April 13, 2003
Brit adverts and Brit-directed movies

There's a big spread in today's Sunday Times about a new All In One Take TV advert for the Honda Accord. Apparently they needed over six hundred takes to get the one take that got it right. And because of that, the Sunday Times is giving them more square inches of free advertising, and now so am I.

This advert is an improvement over the ones with babies being born in hospitals, in a televisually appealing way (as if). At least they are fetishising and fantasising about the bits of the car doing odd things, rather than fantasising about the lives of the fantasy couple who represent the lifestyle aspirations of their target demographic, which always pisses me off. That's probably because I feel excluded, and that's probably because I am excluded. I'm not in the market for any sort of car.

British TV advertising is a strange, strange thing. It costs a fortune. US TV advertising, by comparison is cheap and cheerful and straightforward, or so I'm told. We sell cars!!! Buy one!!! They're good, and cheap!!! Come and get one!!! British car adverts, by comparison, are like mini-Hollywood films. I've always assumed this to be something to do with there being a car cartel, which promises itself to charge far too much for each car, and then semi-breaks ranks by spending absurd sums on adverts, on account of the profit per car sold being so huge.

I've also been told that because British TV advert censoring is centralised, you only need one advert for the whole country, while in the USA you have to bash your way past every little local politician from the towers of Manhattan to the Grand Canyon and beyond. There are advantages, I guess, to not having real local government, which in Britain we don't. It's a nationalised industry, only disguised as local.

Advertising has been one of the great cultural influences of Britain on the world in recent decades. They’ve been showing a documentary in recent days on BBC4, which is one of the free digital channels, about that generation of advertising whizzes who masterminded the switch in Britain from dull old black and white adverts which told you the product and the price and where to get it, to groovy colour magazine and colour TV adverts which were like guessing games directed by Frederico Fellini.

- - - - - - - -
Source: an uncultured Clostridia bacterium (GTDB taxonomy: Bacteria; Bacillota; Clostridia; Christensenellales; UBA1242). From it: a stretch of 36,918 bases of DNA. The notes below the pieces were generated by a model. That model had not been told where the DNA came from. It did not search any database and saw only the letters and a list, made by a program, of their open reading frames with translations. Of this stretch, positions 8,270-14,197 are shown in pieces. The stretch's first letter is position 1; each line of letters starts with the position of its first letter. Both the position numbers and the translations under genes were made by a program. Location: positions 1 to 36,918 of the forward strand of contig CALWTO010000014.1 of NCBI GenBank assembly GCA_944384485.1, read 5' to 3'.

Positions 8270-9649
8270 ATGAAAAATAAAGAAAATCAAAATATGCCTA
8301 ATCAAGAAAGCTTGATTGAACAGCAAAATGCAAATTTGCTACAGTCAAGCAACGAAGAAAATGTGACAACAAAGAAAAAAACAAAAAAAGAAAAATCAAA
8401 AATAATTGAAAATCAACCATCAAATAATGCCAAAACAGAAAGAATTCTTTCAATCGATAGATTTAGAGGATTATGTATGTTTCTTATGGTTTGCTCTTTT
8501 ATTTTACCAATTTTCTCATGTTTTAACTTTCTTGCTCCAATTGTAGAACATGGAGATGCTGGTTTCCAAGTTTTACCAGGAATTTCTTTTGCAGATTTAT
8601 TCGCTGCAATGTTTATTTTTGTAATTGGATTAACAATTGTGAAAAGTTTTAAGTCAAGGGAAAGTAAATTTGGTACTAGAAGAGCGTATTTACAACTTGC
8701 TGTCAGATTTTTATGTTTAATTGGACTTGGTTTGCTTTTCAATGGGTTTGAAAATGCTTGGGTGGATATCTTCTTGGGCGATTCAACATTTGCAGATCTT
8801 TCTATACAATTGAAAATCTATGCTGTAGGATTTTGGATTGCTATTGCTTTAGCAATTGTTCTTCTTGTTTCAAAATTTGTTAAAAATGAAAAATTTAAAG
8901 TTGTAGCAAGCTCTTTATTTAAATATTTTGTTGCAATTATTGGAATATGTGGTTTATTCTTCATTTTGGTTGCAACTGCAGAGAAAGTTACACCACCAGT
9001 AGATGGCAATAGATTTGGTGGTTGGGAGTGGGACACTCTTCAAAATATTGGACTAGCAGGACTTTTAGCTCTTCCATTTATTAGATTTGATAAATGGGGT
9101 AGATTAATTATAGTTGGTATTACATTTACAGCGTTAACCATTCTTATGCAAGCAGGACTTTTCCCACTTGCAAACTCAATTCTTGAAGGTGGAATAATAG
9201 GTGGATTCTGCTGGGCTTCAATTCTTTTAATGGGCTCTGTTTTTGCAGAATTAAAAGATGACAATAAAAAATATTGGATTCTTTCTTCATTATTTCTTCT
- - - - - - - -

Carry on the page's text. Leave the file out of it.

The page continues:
It spurred these people into creative action that one of the products they made a particular stir out of selling, Benson and Hedges cigarettes, were something it became illegal to advertise by conventional means, such as saying they were nice to smoke or stylish or sexy. Art was all they were allowed. Surrealism for the posters, and fully fledged mini-movies for the TV adverts.

One of these whizzes, David Puttnam, is now a New Labour Lord. He said he felt bad about how so many of the products that they all sold in their younger days were bad, like cigarettes and cars, instead of virtuous like New Labour. But of course later he did advertise New Labour. This network of movers and shakers, having done regular advertising, then took over political advertising. "Labour Isn't Working" was one of theirs. And now, I dare say, their various minions are producing the equally popular range of "The Conservatives Are Simply, Simply Ghastly! I Mean, Really!!" posters.

Several of these Brits, who started out directing TV commercials, now direct for Hollywood, or try to. One of them is called Parker, and most of the others are called Scott. One of the Scotts directed Top Gun, which is one of my favourite movies, because it fetishises jet airplanes and their pilots, and how these things together helped to win the Cold War by winning secret battles with the Russians over the Indian Ocean. Personally, I was in favour of all that and I still am.

And a Scott also directed Alien, unless I'm mistaken, although Alien wasn't mentioned. Alien, I think, illustrates the virtues of these people most vividly, which is their extreme attention to the minutest details of visual appearance and visual atmosphere. When they apply this approach to cars or cigarettes, you think: oh for heaven's sake, it's only a car, it’s only fags. Even Top Gun is only jet airplanes, which not everyone reckons to be worth all that Scottery. But science fiction in the cinema stands or falls entirely by how real it looks and feels, and benefits hugely from the Scottist attention to detail.

Contrast Alien, with the (I think) ridiculous Star Wars movies, ridiculous (in this particular respect anyway) because, as the Alien posters subsequently explained, Nobody Can Hear You Scream in space, and by implication, nobody can hear a spaceship flying past your spaceship either. I remember the Alien movies as one of the first serious attempts to explain how squalid and grubby and damp, but also how quiet, actual space travel would likely be. When a major part of the point of any movie you are producing is that it should look right and feel right (and provided but if you have a lot of money to spend) then send for one of these Brits. I think Blade Runner also came from the same stable, did it not? Wasn't that a Scott movie too?

Jennings will no doubt clarify all the factual vaguenesses and confusions in the above paragraphs, in your own time please Michael. I thank him in advance.

Posted by Brian Micklethwait at 10:53 PM
Category: AdvertisingMoviesTV commercials